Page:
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No stickup - Manchester High denies that students are being turned away if fee is not paid

Published:Saturday | August 12, 2017 | 12:00 AMRyon Jones

The administration of Manchester High School has moved to clear its name following allegations that it is among the institutions breaching government policy and sticking up parents to pay fees.

Last week, reports surfaced of a parent who was turned away by the school after indicating an inability to pay the $17,500 fee charged.

But last Friday, the school's principal, Jasford Gabriel, told The Sunday Gleaner that there was no truth to these reports. "We can't turn back a child; we can't deny a child the right to be educated," said Gabriel.

"It is just that parents also need to understand that we don't want to be short-changing the process in any way.

"I am not going to be in any contention with any parent or anybody who decides that I can't afford or I am not willing to pay. They will have to understand that no matter how small it is, it is going to affect the quality of the education," added Gabriel.

He was responding to a parent who had written to the Ministry of Education, charging that the school was insisting that his child would not be admitted if the fee was not paid and demanding a written explanation as to why the family was unable to pay.

"I spoke to the gentleman and he said that he was not willing to make any contribution whatsoever. I told him that if he has a concern, he is to make a note of it and I would address the matter," Gabriel explained.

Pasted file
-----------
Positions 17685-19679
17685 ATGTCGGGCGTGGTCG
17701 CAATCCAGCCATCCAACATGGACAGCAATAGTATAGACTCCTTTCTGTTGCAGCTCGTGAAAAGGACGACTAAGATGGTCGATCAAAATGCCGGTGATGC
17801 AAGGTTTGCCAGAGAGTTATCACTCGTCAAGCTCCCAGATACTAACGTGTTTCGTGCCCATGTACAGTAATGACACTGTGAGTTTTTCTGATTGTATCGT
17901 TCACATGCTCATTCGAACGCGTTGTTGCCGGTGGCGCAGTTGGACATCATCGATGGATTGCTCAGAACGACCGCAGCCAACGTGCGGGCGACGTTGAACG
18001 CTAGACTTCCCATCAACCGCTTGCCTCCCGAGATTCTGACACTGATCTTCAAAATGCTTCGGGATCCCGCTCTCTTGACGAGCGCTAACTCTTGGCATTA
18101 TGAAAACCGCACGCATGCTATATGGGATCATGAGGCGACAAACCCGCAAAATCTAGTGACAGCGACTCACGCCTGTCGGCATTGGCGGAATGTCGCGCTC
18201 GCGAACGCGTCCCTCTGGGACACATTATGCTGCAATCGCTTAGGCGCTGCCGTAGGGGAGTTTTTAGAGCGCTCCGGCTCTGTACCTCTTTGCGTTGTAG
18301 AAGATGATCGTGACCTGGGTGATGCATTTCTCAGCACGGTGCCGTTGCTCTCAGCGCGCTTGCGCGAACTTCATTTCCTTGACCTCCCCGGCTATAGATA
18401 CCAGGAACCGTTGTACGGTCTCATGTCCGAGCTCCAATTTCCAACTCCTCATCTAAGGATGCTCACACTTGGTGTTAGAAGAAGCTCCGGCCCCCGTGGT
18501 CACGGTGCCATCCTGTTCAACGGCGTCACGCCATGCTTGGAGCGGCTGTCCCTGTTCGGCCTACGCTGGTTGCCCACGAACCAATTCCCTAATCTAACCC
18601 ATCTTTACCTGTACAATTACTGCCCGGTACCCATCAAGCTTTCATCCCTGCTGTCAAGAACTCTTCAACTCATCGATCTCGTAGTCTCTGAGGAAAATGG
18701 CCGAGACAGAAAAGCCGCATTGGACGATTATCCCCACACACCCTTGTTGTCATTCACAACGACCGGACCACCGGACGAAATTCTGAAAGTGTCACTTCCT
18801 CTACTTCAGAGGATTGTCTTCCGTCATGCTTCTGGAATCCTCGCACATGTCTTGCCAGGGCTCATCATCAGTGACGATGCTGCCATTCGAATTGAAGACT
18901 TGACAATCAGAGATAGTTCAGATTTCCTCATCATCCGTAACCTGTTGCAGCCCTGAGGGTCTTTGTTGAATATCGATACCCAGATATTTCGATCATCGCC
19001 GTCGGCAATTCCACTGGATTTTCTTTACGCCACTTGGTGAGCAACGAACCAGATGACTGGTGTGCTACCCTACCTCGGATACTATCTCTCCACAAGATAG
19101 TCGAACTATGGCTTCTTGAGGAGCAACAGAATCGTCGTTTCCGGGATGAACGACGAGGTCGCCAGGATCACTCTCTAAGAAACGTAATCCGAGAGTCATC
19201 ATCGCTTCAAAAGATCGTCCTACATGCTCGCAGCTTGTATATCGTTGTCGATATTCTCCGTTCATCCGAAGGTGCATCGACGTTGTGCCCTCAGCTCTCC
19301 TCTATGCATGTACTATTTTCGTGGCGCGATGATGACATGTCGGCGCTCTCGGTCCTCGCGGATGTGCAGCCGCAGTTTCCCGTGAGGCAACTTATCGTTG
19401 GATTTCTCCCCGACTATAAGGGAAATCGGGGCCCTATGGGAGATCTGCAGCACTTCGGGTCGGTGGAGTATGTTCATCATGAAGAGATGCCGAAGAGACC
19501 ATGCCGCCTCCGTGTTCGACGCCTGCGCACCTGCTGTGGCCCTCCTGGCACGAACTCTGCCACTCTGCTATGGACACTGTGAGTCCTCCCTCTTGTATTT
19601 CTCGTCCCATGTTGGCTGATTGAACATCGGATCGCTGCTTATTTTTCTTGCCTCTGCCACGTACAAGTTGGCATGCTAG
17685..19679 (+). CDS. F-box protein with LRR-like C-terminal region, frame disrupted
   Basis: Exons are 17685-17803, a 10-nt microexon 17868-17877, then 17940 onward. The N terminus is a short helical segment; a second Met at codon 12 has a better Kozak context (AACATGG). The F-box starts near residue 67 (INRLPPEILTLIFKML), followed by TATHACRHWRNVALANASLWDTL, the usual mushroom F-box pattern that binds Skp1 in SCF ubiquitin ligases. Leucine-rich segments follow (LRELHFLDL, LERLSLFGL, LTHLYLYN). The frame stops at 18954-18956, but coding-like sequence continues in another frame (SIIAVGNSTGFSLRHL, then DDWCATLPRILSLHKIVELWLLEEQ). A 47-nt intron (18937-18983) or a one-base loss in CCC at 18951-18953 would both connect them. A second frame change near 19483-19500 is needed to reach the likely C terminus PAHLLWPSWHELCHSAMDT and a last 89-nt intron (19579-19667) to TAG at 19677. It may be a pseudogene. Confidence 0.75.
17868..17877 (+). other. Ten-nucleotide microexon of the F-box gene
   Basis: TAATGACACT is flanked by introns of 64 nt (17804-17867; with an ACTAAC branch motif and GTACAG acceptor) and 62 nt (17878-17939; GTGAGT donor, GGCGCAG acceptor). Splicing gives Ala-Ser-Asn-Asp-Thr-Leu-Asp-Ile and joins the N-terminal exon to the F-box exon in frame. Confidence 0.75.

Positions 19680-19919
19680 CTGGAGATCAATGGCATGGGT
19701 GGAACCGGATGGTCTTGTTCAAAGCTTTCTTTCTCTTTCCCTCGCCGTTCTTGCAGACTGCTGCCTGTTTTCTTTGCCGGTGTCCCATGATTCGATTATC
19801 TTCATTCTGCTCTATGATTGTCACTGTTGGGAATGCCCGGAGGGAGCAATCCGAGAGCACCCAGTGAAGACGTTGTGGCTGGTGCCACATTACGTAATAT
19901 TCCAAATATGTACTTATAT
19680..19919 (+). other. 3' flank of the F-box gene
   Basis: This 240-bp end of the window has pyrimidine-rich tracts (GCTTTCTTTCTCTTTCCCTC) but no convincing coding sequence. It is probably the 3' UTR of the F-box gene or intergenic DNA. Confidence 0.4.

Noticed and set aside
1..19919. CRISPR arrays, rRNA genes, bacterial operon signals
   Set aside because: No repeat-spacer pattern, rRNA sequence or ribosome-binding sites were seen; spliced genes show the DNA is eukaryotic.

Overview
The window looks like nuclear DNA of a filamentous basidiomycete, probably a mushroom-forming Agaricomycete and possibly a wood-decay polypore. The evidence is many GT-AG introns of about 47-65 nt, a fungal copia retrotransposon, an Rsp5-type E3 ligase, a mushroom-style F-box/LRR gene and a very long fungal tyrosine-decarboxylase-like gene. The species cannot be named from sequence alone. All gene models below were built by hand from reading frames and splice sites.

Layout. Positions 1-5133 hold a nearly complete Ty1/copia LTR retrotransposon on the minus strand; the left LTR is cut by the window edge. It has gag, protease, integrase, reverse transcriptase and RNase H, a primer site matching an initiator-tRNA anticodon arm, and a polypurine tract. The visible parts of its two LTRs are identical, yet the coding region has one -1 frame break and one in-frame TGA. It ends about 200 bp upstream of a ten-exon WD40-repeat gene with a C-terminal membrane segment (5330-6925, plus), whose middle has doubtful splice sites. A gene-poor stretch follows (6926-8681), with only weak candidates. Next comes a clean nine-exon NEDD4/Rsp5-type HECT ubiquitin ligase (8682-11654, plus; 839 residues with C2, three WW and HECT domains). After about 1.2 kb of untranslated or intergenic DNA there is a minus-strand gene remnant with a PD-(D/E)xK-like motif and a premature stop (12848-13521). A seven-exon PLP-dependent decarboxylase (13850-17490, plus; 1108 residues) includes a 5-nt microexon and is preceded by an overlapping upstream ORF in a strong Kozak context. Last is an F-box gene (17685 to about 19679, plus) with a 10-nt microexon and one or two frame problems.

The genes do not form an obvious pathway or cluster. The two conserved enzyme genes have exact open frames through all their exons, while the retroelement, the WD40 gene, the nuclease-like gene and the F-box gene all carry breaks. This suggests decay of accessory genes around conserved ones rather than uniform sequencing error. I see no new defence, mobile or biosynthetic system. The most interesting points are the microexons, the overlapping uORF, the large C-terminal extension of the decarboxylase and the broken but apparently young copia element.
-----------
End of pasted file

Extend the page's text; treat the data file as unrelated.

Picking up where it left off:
"He subsequently went to the ministry and the matter was sorted out. The ministry has told me that he (the parent) is willing to make a contribution in relation, not to the auxiliary fee, but to service charges."

According to Gabriel, the auxiliary fee includes the cost of a text messaging system, which is used to keep in contact with the parents, and a formal luncheon, which is used to prepare the students for graduation and the world of work.

"If it is that you say you don't want your child to participate in these things, even though the fees are small, and you are not paying it, then it presents another challenge when the time comes around and these kids are not covered under those arrangements," argued Gabriel.

He added that the reaction of the parent to the request for a contribution could be partially blamed on recent comments by Education Minister Ruel Reid, who accused some schools of corruption and extortion for requesting 'exorbitant' fees.

Though Reid withdrew the comments, Gabriel believes "some parents would have taken it the wrong way and still are acting on that premise, especially in relation to this particular case, because he (parent) used the same terminology".